additional energy efficient rating systems.
However, the plan is missing one important detail: cost.
The report says Plan Cincinnati will be reviewed every year using the
new Priority-Driven Budgeting process, but no estimates for cost are
currently available. Katherine Keough-Jurs, senior city
planner, explained why in an email: “That is not something that we provide. We have
found over the years that providing cost estimates in long-range plans
is problematic and the estimates can be misleading. Also, some of the
Action Steps listed are not necessarily things that would have a
monetary cost associated.”
Urban trails offer a safe haven from automobile traffic, but more are needed
2 Comments · Wednesday, May 2, 2012
of years ago I was heading up William Howard Taft Road to Gilbert
Avenue and was nearing the intersection in the left turn lane when a
contractor’s van started tailgating me. The driver whaled on his horn
for me to move. Now, seriously, this guy had a gas pedal and could go
much faster than me.
Bike advocates offer tips on making the most of your commute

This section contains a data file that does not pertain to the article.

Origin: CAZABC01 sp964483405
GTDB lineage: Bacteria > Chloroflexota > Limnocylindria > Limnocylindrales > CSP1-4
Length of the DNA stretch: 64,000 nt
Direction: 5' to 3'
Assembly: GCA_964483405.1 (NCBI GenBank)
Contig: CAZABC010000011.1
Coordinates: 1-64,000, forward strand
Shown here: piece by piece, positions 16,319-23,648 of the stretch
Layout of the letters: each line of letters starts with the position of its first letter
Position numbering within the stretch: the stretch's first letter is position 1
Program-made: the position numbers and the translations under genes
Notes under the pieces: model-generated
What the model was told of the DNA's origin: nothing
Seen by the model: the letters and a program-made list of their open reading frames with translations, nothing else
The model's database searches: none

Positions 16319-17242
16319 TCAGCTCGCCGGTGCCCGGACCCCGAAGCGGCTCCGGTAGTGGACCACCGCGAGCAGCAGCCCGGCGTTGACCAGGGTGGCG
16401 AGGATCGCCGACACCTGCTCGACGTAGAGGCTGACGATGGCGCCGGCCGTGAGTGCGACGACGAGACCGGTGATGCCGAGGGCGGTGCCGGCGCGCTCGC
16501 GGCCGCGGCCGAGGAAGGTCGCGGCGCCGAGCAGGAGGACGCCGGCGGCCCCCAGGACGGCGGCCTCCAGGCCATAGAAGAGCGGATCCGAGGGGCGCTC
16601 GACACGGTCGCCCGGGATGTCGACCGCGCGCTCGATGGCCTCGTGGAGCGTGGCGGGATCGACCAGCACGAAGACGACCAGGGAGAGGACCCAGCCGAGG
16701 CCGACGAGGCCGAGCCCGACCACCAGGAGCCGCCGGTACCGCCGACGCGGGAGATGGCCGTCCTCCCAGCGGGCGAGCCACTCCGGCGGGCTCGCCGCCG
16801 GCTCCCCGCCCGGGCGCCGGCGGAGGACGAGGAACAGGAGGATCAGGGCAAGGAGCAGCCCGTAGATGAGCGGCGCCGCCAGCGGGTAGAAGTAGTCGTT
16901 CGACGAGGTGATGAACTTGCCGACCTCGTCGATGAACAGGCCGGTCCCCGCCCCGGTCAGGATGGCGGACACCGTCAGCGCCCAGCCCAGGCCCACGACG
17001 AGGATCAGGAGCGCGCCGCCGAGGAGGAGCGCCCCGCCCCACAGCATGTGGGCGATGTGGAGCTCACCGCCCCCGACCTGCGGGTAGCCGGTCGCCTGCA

2 Comments · Wednesday, May 2, 2012
The light bulb that is Cincinnati’s
cycling culture is shining brighter than ever as more people switch out
steering wheels for handlebars for their morning and evening treks to
and from work. The reasons are multitude: to keep in shape, save a hunk
on gas, use green transportation or just to slip some fresh air into the
long days at the office.
by Danny Cross
Posted In: bikes
at 01:51 PM | Permalink
Cincinnati’s annual celebration of the two-wheeled lifestyle returns in May
It’s that time of the
year again — time to celebrate bicycles and the pleasant lifestyles
to which they contribute. It’s easy to understand the benefits of
riding a bike: exercise, better enjoyment and understanding of our
surroundings, less traffic and smog, etc. (When you’re riding a
bike you also get to worry less about the consistent military
struggles over resources in the Middle East and other places: “What
the [expletive] did I do?!?”)
May is officially Bike
Month, but celebratory events kick off this weekend with a Bike Art
Poster Party at Coffee Emporium 6:30-8 p.m. Friday and the Bike Month
Kick-Off Expo 2-4 p.m. Saturday at the downtown public library. The